And I agree with this criticism. And during the negotiation, an argument that was raised was that, with such high levels of criminality in the country, we should not outlaw technologies that could support solving crimes. In my view, the losses are greater than the benefits of using such technologies for solving criminality, though, especially considering the level of discrimination, especially racial discrimination in the Brazilian criminal system and how it's public and consensual that these technologies discriminate, right? So that was a moment also in which these considerations were brought and weighted and this position of banning completely this use, let's say, lost. And it's definitely gonna be part of the discussions for the next steps. - Excellent, well picking up on those kind of next steps, I want to look ahead now, and you mentioned this a little bit at the outset in terms of what's coming next, but I wonder if you can kind of tell us a little bit more about what will be coming next in the process. You know, it's been three years now since the original bill was published.

And as you mentioned the draft bill by the commission was published in December. So what do you foresee in the coming months in terms of adoption or sort of debate in the Senate, like the next step in the process? - Sure, yeah. So as I was saying in the beginning, the bill has finally been introduced into the Senate, so it doesn't substitute the previous bill.

Instead now we have these two different bills. There are also some other bills that were already, had already been presented to Congress. So all of these different proposals are going to have to be discussed now. It's still very early to know what will happen because it's again been just a few weeks that it's been presented.

But I think one thing that's important to stress is that there hasn't been a lot of discussion on the side of the government yet. And the government is usually a very important stakeholder in terms of like pressure for themes to be discussed more intensely in Congress, let's say. And as I was saying, there's a lot of discussion around social media regulation right now, and that's been very contentious.

And I think that's one of the reasons why the government's like busy with that discussion, also other discussions, but on the side of technology. My evaluation's perhaps that one. I think it's also important to mention the reactions to the draft bill, right? So once we presented it, it became clear that at least most of the private sector would prefer the previous version. They've been manifesting in the press, in policy briefs against that regulation that we proposed, stating that it's still early. So there have been some articles in the media, for example, stating that Brazil should not be the first country to have an all-encompassing legislation on AI, that the discussion is not mature yet.

And on the side of civil society, what I think is that there's this consensus that it's good that there is this new proposal on the table, and that it's a proposal that really deepens the discussion, let's say, and thinks of regulation and of rights. But, of course, the civil society is still unhappy with many of the provisions as well. For example, the facial recognition one that I was mentioning, but other things as well. So they also think that more discussion on specific issues is needed. So there is some pressure to move the discussion ahead on the side of civil society, but not like a complete support for this bill specifically. It's like support for more discussion and a model that thinks of rights and of harms, which the previous bill didn't, right? So yeah, this is all I can say by now because these have been the reactions, but really knowing what the next steps will be is kind of a futurology exercise that's really hard to do right now considering the other subjects that are in Congress.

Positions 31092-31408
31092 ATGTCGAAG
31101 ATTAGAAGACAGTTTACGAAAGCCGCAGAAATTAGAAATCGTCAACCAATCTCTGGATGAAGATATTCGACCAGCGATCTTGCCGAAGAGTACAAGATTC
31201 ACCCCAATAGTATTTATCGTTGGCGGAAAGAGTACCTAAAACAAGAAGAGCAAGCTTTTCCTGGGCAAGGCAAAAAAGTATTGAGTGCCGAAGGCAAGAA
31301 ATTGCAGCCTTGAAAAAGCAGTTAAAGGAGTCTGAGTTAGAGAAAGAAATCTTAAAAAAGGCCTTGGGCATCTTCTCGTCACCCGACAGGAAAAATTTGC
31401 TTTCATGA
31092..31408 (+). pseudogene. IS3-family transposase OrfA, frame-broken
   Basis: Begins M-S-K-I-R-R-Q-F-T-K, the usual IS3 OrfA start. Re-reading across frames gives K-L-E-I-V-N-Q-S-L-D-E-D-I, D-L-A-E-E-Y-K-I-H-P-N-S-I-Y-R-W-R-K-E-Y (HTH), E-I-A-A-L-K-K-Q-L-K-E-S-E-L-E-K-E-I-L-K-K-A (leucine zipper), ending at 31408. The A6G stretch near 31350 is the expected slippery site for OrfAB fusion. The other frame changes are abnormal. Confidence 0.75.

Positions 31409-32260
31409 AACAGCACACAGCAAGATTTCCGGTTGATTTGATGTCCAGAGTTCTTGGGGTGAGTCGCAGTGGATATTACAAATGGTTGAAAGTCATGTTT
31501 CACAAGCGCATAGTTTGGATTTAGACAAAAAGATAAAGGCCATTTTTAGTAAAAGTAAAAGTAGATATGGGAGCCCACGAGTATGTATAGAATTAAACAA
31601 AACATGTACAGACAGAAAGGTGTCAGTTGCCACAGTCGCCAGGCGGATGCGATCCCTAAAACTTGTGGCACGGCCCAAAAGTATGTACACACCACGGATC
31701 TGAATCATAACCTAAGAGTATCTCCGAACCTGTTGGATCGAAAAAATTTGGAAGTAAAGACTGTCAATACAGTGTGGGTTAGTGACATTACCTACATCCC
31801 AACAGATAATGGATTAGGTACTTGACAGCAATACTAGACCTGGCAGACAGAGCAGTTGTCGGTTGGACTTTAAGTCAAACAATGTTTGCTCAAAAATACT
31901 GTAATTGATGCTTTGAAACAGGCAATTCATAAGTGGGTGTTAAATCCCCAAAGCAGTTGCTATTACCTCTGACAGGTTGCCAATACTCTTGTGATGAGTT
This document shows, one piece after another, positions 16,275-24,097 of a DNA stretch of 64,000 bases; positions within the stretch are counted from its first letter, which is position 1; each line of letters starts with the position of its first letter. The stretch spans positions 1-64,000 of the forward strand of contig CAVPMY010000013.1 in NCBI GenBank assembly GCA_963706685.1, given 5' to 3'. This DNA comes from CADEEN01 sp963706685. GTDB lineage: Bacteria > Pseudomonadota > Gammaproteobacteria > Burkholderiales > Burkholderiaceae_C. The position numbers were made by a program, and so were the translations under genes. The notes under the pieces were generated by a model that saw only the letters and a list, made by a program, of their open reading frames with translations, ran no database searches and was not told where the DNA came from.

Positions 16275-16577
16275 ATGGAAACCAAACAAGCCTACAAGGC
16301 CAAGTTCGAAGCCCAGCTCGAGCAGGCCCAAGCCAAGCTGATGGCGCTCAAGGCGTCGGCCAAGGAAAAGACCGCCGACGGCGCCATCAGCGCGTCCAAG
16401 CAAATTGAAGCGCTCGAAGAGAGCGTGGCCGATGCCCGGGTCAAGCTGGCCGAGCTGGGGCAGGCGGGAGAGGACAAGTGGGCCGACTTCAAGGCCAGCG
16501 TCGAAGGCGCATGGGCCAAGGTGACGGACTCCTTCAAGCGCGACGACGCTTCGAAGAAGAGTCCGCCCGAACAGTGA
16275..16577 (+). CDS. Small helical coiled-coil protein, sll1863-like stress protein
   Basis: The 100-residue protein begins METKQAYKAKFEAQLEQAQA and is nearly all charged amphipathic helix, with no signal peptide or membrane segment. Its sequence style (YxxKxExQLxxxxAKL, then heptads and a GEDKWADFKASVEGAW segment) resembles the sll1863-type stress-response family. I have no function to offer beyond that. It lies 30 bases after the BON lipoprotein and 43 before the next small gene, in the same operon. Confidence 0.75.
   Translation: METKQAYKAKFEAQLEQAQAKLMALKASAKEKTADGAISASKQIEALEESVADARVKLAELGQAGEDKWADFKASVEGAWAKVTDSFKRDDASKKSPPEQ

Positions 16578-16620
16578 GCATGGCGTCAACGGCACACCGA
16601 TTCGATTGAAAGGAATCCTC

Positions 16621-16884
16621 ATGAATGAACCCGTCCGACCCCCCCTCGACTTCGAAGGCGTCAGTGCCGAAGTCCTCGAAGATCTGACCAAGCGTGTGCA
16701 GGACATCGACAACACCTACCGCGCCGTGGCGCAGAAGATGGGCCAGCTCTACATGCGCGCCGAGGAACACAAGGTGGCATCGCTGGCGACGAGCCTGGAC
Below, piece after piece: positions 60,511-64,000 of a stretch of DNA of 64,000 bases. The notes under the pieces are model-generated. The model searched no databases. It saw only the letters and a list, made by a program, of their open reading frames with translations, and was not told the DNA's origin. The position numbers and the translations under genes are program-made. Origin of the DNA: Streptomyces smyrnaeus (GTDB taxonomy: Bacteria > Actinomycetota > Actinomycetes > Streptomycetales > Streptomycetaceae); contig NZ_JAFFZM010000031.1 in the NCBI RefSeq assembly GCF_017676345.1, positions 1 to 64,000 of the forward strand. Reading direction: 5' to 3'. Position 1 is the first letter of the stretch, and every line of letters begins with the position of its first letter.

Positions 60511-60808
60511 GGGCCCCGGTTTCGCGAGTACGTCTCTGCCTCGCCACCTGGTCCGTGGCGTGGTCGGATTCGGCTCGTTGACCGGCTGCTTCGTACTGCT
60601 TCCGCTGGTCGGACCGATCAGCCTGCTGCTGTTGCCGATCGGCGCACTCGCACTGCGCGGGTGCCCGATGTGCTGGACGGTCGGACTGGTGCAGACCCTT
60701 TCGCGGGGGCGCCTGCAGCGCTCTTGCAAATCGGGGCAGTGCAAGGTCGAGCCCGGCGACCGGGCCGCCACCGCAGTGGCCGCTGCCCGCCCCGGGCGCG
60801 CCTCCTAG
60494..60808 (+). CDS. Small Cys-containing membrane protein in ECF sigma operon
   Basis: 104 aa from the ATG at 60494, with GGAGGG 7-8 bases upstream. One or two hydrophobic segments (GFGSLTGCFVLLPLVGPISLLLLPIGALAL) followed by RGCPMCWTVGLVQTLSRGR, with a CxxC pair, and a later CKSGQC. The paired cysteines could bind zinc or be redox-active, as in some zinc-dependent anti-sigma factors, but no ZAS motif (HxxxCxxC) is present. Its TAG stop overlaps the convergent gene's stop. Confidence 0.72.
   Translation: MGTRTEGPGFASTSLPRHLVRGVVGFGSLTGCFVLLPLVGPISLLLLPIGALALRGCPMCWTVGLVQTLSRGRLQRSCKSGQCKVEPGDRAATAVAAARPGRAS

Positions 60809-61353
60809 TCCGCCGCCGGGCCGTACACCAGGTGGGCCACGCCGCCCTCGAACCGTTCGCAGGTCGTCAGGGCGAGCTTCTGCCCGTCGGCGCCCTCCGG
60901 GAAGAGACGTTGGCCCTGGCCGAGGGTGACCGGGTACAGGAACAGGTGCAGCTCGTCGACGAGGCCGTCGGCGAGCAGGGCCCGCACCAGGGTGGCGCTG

What I would like is that we would move further in this process, having more discussions, more participation, and I think it's good that this new proposal is on the table. That's my opinion. - Thanks, I mean that's really interesting hearing about the various different reactions to the bill. It's always sort of somewhat disappointing that there's been a sort of negative reaction from the private sector and then civil society actors haven't been sort of overly happy either. It sort of little bit, you know, a tricky situation. And just to kind of pick up on that question of the reaction of the private sector and the role of the private sector here as well.

You know, in this discussion, we've talked about public sector deployments especially of AI, in part because often government deployment receives a lot less attention than private sector examples when we're thinking about artificial intelligence, but, of course, the private sector plays an enormous role when we are thinking about development and deployment of AI, but also in the policy environment, as you said, you know, there's been this big kind of reaction in the media from the private sector in Brazil. So I wonder if you could just tell us a little bit more about the role of some of the private technology companies, whether that's kind of homegrown Brazilian companies or whether there are sort of also, you know, foreign tech companies that are sort of involved in reacting to this bill, but also how you see the role of some of these private technology companies playing out in the future as regulatory initiatives, not just this bill, but lots of other legislation that you've mentioned, kind of continues to roll out. Do you think they will be playing a central role here? - Yeah, I think so. To take your first question, when we're speaking of what this private sector is, I think we could say it's a mix of both.

The private sector usually acts through associations. So in these associations, you have like national companies, foreign companies, and they're all acting like through this group. What I can say is that there's a very strong narrative.